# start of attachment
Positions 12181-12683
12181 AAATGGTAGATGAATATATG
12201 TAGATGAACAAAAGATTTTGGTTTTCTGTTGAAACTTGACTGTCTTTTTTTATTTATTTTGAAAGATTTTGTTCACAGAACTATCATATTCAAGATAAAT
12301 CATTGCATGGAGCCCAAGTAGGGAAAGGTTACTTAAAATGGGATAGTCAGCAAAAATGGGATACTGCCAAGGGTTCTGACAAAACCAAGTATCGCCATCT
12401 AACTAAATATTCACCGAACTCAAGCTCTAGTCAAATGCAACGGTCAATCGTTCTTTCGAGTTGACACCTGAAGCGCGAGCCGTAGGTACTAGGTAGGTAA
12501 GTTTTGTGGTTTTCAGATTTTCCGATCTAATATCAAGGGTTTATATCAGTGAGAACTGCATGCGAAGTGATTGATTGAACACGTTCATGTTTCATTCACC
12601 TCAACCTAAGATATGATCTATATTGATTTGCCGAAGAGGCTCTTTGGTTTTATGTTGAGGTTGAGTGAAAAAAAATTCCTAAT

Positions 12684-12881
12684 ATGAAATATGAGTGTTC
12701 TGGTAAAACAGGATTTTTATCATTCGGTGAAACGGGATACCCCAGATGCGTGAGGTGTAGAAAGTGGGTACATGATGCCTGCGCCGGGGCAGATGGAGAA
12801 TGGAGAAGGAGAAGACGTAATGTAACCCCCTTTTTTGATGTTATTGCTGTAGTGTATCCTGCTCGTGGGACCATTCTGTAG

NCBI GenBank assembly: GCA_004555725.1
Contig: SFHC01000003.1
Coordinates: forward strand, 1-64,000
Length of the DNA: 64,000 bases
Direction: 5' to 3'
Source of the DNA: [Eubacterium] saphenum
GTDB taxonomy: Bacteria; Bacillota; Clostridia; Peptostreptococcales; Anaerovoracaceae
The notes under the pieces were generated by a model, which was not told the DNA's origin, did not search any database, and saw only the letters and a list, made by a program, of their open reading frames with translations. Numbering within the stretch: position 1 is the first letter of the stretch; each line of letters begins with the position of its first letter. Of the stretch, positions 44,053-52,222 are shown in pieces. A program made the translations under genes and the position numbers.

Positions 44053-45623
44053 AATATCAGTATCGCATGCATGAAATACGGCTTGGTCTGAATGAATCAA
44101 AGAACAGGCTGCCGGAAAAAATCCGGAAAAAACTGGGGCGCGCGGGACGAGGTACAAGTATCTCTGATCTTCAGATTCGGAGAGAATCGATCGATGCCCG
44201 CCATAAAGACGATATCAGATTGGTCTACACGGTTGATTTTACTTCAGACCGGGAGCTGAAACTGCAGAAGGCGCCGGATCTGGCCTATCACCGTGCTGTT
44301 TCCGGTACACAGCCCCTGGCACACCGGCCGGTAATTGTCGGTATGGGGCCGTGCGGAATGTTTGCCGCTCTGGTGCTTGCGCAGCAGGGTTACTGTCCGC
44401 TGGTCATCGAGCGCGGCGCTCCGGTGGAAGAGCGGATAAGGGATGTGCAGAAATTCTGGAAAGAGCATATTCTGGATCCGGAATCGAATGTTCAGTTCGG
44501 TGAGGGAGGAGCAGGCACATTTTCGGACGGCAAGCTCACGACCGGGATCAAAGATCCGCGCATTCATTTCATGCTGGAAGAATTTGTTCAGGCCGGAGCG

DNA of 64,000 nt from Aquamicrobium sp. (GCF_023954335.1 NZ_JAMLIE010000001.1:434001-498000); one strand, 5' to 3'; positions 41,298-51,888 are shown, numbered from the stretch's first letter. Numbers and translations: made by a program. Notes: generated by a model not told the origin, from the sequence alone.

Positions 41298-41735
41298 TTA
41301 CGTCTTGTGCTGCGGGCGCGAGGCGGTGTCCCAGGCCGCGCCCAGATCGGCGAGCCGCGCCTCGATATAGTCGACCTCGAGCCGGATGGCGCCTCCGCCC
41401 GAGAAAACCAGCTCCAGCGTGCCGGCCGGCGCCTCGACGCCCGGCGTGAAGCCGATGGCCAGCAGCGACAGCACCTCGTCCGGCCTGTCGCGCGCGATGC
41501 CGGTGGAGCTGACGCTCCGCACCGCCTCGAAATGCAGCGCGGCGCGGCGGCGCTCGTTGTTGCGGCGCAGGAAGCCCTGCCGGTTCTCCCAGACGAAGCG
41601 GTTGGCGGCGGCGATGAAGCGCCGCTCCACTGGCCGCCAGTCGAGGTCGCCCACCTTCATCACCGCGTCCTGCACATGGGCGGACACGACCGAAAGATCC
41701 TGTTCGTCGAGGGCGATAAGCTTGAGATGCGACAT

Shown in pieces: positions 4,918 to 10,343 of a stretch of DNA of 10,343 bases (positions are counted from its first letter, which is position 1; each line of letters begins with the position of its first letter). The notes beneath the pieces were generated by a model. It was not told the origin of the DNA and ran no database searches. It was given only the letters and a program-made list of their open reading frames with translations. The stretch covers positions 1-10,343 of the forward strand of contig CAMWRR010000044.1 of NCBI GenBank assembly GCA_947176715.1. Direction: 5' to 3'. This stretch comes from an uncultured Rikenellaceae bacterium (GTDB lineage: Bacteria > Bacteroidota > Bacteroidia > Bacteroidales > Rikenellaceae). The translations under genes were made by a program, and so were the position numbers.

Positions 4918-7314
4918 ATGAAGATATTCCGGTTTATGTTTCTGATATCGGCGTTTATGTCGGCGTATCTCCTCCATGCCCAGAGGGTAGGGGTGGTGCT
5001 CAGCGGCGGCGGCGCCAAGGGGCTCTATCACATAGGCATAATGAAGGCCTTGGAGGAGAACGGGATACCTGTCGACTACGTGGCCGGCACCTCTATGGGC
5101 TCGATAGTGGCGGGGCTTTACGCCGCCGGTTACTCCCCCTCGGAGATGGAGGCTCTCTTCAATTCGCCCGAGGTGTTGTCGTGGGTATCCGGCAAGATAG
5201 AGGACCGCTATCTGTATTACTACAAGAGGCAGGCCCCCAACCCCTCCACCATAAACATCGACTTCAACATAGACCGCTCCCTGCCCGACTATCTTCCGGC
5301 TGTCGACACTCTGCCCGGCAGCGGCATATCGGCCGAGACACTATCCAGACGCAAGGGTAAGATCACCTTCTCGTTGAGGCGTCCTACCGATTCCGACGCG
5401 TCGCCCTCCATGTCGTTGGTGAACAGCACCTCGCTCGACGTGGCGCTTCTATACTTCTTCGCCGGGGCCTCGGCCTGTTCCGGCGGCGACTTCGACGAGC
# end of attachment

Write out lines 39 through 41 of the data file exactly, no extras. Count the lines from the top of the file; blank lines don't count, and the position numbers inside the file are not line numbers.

5101 TCGATAGTGGCGGGGCTTTACGCCGCCGGTTACTCCCCCTCGGAGATGGAGGCTCTCTTCAATTCGCCCGAGGTGTTGTCGTGGGTATCCGGCAAGATAG
5201 AGGACCGCTATCTGTATTACTACAAGAGGCAGGCCCCCAACCCCTCCACCATAAACATCGACTTCAACATAGACCGCTCCCTGCCCGACTATCTTCCGGC
5301 TGTCGACACTCTGCCCGGCAGCGGCATATCGGCCGAGACACTATCCAGACGCAAGGGTAAGATCACCTTCTCGTTGAGGCGTCCTACCGATTCCGACGCG